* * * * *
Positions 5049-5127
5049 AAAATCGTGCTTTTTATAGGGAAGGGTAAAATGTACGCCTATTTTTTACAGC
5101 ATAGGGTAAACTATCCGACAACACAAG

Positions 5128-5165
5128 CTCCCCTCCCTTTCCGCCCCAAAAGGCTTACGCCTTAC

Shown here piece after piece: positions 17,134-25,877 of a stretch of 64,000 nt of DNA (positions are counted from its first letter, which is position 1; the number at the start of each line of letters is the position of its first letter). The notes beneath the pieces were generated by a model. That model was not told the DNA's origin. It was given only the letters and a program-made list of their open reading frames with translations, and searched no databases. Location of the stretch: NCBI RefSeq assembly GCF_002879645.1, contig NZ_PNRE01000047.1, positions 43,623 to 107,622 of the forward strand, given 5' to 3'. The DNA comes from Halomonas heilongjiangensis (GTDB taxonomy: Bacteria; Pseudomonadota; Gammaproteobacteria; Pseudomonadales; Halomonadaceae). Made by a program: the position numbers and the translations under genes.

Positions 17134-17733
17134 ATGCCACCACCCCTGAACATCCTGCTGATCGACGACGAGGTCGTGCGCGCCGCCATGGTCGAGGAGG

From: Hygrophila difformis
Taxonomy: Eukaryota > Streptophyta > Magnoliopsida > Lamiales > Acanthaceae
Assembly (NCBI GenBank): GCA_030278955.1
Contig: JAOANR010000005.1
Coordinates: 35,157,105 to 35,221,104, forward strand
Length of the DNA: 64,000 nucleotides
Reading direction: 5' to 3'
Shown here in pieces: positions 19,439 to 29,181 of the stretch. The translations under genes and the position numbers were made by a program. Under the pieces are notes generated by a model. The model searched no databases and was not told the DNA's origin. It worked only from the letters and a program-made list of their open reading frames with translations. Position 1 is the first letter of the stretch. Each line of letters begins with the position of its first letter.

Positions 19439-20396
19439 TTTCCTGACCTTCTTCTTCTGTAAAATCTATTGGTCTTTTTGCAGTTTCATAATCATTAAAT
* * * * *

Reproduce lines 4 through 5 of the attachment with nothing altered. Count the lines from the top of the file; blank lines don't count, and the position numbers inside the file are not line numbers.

Positions 5128-5165
5128 CTCCCCTCCCTTTCCGCCCCAAAAGGCTTACGCCTTAC